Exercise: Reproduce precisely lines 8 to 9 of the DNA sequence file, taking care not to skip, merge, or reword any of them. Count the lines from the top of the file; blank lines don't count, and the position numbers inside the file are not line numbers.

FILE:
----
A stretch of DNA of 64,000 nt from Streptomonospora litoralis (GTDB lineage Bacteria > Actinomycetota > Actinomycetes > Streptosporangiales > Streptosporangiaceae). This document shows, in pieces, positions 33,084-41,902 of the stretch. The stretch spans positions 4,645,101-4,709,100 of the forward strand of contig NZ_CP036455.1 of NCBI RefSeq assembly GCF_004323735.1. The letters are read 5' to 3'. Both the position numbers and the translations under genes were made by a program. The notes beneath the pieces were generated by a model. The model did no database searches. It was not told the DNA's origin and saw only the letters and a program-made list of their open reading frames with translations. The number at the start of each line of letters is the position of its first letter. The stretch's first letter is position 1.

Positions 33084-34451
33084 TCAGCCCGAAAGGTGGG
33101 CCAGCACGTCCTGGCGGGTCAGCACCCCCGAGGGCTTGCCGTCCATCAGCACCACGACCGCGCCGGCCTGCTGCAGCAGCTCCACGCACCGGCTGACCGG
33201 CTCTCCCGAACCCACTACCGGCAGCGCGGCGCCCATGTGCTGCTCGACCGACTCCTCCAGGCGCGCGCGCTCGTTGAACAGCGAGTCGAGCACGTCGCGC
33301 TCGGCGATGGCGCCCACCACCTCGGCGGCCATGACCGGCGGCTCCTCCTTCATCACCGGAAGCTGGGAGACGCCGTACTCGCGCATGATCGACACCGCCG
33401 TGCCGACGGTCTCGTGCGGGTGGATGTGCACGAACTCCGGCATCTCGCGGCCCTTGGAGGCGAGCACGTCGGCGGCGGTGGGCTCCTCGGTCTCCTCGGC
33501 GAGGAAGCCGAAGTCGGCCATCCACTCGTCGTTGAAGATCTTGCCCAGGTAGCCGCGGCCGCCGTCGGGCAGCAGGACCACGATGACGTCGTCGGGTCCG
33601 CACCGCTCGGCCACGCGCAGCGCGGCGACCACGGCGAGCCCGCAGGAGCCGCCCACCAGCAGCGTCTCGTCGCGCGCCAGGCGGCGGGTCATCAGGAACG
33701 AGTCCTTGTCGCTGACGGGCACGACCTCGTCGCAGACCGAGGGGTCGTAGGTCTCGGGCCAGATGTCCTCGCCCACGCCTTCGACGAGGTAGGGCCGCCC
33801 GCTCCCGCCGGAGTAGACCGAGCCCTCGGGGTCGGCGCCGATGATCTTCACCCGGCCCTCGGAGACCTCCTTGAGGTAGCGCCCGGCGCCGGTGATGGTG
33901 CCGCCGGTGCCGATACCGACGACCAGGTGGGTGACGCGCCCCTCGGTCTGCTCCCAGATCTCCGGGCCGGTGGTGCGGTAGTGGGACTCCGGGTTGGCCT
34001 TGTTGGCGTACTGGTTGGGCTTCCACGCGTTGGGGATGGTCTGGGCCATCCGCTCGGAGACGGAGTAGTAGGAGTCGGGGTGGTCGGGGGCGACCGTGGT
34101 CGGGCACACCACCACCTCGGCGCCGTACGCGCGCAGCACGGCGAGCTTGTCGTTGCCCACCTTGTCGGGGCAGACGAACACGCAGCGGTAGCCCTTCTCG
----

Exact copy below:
33501 GAGGAAGCCGAAGTCGGCCATCCACTCGTCGTTGAAGATCTTGCCCAGGTAGCCGCGGCCGCCGTCGGGCAGCAGGACCACGATGACGTCGTCGGGTCCG
33601 CACCGCTCGGCCACGCGCAGCGCGGCGACCACGGCGAGCCCGCAGGAGCCGCCCACCAGCAGCGTCTCGTCGCGCGCCAGGCGGCGGGTCATCAGGAACG